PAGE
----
This morning’s announcement by the BBC and BSKYB that they are to share the coverage of Formula 1 in the UK has come as a bolt from the blue to the F1 paddock and to fans of the sport. It is clear that the teams and sponsors have not been consulted and it remains to be seen how they will react when they learn the details of how this arrangement will work. And it could start a trend across the international broadcast landscape of F1.
The teams are likely to resist any deal which reduces the audience number. Whereas the BBC currently enjoys audiences of around 6-7 million per race the SKY audiences for Premier League football suggest that they might get an F1 audience of around 1-2 million on their pay sports channel, far less when the race is also on BBC at the same time.
Until recently it had appeared that the BBC was likely to drop the expensive contract it signed in 2008 as the BBC Trust looked to make significant savings. The word in the TV sports industry was that Channel 4 was a possible destination.
But with ITV not in the running and no other competitive free to air offer on the table, F1’s commercial supremo Bernie Ecclestone clearly wasn’t satisfied with the money on offer from Channel 4 and has struck a bold deal, which doesn’t completely go against his and the team’s stated credo that F1 should stay on Free to Air TV, but which offers a rather awkward compromise for fans and sponsors, whereby half the races stay on BBC with the mass audience, while the whole season will be covered in great depth and with significant resources thrown at it by Sky Sports.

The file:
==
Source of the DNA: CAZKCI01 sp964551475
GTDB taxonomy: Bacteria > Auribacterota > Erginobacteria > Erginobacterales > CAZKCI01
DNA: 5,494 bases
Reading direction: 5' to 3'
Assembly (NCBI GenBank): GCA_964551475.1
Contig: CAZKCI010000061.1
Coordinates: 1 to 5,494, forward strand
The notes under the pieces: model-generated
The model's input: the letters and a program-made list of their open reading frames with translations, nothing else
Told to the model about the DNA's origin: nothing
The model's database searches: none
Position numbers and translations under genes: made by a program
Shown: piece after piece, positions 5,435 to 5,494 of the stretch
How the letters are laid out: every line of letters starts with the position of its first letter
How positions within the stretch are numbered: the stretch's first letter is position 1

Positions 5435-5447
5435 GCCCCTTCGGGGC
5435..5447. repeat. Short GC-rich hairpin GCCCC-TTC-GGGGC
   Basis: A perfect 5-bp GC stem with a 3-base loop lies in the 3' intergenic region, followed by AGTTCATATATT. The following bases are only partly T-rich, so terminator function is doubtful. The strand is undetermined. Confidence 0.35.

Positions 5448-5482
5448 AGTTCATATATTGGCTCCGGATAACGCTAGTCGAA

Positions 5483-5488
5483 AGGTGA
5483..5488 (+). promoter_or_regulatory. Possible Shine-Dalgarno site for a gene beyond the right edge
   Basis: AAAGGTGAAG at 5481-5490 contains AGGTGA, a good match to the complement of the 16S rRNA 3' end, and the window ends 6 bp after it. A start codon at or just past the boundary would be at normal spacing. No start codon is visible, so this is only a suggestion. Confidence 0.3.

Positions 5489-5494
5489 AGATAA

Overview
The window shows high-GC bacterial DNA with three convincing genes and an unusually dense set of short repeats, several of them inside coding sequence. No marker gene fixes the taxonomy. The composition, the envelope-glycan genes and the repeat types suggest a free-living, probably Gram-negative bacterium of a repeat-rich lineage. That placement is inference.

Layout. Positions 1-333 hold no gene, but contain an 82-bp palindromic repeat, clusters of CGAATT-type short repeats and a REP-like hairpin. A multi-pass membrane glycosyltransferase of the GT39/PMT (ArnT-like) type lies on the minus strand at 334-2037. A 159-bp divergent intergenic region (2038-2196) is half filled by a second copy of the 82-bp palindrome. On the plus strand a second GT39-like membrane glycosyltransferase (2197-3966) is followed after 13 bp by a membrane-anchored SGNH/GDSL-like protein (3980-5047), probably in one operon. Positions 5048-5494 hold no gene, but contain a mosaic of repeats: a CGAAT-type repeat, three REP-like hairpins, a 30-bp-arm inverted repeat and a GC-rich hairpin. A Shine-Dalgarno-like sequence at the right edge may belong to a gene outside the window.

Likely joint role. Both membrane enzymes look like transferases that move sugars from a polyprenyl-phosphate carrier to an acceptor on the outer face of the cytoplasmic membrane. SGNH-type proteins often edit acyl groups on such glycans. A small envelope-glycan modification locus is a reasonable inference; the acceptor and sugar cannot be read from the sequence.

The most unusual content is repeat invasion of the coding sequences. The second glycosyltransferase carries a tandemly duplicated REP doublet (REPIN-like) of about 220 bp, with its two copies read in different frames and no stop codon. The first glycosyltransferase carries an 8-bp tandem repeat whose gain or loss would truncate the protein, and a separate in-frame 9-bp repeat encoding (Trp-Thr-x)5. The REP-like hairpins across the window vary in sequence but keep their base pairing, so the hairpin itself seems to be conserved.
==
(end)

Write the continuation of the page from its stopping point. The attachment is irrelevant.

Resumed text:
Although half the races are free to air, this will still require the dedicated fan to get a Sky dish or sign on to a Sky package on at around £40 per month on BT Vision, Freeview or Virgin Media.
But the economics of the situation mean that as fans will get 10 of the 20 races for free on the BBC, they will still have to pay the monthly subscription for only half the races which are not shown free to air. That seems an awkward sell to me.
Sky also runs adverts during its coverage of long-form sports like cricket, but has confirmed they will not put adverts into the 90 minutes of the live race.
There is already a strong reaction to the principle of this deal among F1 fans in the UK.
Here is my analysis of the situation.
What’s the deal?
Sky Sports will cover all the races, qualifying and practice sessions.
BBC will continue to broadcast F1 in its current format but for only half the races. The only races they have confirmed are Monaco, Silverstone and the final round. This is likely to save up to half the roughly £8 million production budget a year plus offer a possible discount on the rights. But crucially it extends the BBC’s relationship with F1 until the end of 2018 (its original deal was due to end in 2013 and would not have been renewed). They will continue to be active online and on mobile.
“With this new deal not only have we delivered significant savings but we have also ensured that through our live and extended highlights coverage all the action continues to be available to licence-fee payers,” said BBC head of sport Barbara Slater.
How will the gaps be filled in?
There are a number of questions arising; for example what races will the BBC show live? If they have a strong negotiating position, they would prefer to go for the races in the UK friendly time zones, which means Europe, Middle East, USA, Canada and Brazil – in other words not the ones which show in the middles of the night.